had to be living in oklahoma by that time and agree to live there permanently.

2 ways to search:
this will let you enter partial names to get card#. click on the card# in the card column and you can see other

names in that family.
other resources on the left and at the bottom of this webpage. native census records and databases are

especially useful.
this will give you card# (family group) and enrollment #. they have some native marriage records too. other

oklahoma records listed at left.
if the name is common, you may find too many possible records.

the tribe has an excellent information to help you. it is found under genealogy advocacy.

NARA federal records repository. the fort worth, TX office has archives for oklahoma

and texas tribes. atlanta/morrow office has archives for the southwest tribes. many offices have microfilmed

records for several tribes. note that this web address has changed recently from

mississippi choctaw and choctaw tribe explained here:

jena choctaw tribe in louisiana:

MOWA tribe
MOWA Band Of Choctaws Wilford Taylor 1080 Red Fox Road Mount Vernon, AL 36560 (251) 829-5500. E-Mail:

other choctaw tribes:

texas tribes

oklahoma tribes:

some links for the choctaw.
i looked at the land records and those need a lot of work. i have no information about whether or when they will

improve some of these categories.

types of records available for native americans:
pages 366-369 in particular although the entire native american chapter is helpful.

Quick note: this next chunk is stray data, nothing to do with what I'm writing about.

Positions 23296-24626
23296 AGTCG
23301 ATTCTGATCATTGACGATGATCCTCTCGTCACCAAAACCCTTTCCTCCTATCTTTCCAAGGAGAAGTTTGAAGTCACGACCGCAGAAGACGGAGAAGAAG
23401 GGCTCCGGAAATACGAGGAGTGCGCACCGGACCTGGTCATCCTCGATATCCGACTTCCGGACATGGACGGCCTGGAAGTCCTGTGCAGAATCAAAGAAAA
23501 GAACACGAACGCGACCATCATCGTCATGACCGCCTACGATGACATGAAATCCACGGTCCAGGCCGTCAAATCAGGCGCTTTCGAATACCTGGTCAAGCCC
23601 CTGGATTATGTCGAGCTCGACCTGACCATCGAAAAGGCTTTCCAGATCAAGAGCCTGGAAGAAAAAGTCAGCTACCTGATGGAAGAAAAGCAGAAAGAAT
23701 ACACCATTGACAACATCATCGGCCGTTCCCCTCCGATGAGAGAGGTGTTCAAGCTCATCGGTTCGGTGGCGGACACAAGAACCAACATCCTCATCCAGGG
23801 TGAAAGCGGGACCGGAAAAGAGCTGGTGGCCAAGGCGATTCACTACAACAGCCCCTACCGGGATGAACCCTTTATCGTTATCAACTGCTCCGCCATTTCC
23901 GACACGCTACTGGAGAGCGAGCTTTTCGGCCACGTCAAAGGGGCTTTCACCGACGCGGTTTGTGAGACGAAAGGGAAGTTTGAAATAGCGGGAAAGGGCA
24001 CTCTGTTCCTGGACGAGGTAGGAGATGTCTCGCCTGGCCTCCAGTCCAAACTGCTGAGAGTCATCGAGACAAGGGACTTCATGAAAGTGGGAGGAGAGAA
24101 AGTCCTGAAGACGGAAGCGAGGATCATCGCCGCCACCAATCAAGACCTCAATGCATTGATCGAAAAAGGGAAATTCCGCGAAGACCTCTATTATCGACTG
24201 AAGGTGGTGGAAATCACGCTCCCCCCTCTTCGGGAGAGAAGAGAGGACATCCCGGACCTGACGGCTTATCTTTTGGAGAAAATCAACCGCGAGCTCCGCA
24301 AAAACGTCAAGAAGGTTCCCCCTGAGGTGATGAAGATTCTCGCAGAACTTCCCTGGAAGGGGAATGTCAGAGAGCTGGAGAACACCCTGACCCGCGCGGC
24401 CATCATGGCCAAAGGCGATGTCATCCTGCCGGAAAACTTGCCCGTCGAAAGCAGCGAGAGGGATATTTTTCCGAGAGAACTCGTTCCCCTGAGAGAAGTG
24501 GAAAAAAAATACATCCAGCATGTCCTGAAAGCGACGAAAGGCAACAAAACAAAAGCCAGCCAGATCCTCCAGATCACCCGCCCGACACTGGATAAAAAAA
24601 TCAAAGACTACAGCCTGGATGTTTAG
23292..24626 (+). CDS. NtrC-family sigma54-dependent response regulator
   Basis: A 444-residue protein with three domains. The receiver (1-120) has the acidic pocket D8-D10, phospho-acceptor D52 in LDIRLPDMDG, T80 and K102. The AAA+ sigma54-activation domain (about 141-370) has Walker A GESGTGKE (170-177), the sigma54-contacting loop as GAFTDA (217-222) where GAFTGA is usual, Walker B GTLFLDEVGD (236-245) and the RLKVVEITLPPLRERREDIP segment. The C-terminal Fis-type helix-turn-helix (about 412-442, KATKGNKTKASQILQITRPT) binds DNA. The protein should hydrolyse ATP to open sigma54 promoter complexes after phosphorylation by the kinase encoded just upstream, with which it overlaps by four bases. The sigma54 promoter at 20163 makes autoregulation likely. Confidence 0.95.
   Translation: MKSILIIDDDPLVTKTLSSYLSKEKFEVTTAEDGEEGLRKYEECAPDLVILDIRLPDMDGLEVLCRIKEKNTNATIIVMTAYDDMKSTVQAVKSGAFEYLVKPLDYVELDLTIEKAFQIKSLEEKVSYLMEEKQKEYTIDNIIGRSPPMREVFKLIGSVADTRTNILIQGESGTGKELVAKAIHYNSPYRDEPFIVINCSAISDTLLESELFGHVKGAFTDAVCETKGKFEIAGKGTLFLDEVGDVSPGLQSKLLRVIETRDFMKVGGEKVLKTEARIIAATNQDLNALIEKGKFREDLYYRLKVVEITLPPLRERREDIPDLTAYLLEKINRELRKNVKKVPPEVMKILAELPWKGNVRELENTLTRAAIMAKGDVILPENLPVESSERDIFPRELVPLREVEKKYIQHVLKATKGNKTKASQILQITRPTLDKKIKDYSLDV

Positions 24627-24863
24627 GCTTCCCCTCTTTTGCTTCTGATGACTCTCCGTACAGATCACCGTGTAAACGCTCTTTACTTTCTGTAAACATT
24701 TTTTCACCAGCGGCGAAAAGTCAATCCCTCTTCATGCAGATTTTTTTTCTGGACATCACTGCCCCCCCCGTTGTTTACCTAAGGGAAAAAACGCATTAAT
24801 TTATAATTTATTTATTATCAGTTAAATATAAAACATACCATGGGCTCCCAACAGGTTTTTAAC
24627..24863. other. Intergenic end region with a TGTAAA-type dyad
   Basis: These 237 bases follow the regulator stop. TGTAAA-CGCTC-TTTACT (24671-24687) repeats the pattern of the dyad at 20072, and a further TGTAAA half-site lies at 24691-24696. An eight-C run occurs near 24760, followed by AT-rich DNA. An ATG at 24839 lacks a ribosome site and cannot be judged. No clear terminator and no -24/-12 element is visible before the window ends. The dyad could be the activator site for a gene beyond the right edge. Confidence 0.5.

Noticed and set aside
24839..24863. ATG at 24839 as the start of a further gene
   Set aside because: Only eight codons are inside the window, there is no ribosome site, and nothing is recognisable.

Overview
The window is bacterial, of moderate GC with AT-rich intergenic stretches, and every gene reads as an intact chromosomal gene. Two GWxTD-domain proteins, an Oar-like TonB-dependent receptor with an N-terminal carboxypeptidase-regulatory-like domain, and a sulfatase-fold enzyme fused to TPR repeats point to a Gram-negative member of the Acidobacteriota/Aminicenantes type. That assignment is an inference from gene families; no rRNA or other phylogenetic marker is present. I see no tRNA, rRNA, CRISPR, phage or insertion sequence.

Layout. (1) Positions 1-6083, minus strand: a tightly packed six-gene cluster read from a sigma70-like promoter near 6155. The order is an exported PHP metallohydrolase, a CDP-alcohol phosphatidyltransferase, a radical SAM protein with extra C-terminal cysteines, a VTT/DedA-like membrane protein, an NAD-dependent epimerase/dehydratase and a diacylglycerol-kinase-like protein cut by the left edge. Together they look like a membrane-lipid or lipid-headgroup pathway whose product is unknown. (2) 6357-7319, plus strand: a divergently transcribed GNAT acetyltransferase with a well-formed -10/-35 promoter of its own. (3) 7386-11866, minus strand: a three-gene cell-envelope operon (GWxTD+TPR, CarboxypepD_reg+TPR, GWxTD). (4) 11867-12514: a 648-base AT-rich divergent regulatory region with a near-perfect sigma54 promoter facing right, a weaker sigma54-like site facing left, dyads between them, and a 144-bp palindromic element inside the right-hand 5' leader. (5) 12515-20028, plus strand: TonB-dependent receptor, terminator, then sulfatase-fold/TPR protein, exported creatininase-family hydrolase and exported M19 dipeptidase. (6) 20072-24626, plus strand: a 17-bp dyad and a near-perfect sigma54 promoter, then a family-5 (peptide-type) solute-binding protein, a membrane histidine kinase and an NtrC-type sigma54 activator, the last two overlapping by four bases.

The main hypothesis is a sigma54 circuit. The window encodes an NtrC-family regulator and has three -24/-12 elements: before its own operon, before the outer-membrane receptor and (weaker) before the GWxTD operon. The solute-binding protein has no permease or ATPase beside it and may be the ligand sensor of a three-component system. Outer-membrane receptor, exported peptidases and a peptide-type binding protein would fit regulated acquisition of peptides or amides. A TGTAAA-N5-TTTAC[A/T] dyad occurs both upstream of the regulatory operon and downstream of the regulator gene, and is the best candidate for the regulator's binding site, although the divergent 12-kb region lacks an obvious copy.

The Genealogist’s Companion and Sourcebook:
Guide to the Resources You Need for Unpuzzling Your Past
Emily Anne Croom
you can ask for these particular pages from your local public library. if they don’t have the book, you can get

the pages through the interlibrary loan program.
native american records are discussed in pages 352-386.

Tracing ancestors among the Five Civilized Tribes: Southeastern Indians …
By Rachal Mills Lennon
this book could be accessed through the interlibary loan program also.

always find the state archives. some records are online, some records are not. but many times you can find a

record not found in other places. you want to see also about newspaper mentions for obituaries, births,

marriages in particular.

check courts for probate, civil and criminal cases, marriage records.

if your ancestors lived on a reservation, they might not appear on a federal census because they were not taxed.
1860 census, indian territory.

this book is a good read about the dawes roll and how they implemented it.
The Dawes Commission and the allotment of the Five Civilized Tribes, 1893-1914
By Kent Carter

good advice about native research:

if your relatives came from a different geographic location or belonged to a different tribe, try searching

google for the state and tribes. you might find a contact for a state-recognized tribe or a federal recognized


i have collected many resources over the years. if you want to write to me, and request the

choctaw resource list, i will be glad to send it to you.

i am just a volunteer that wants to empower people to learn how to do genealogy.

suzanne hamlet shatto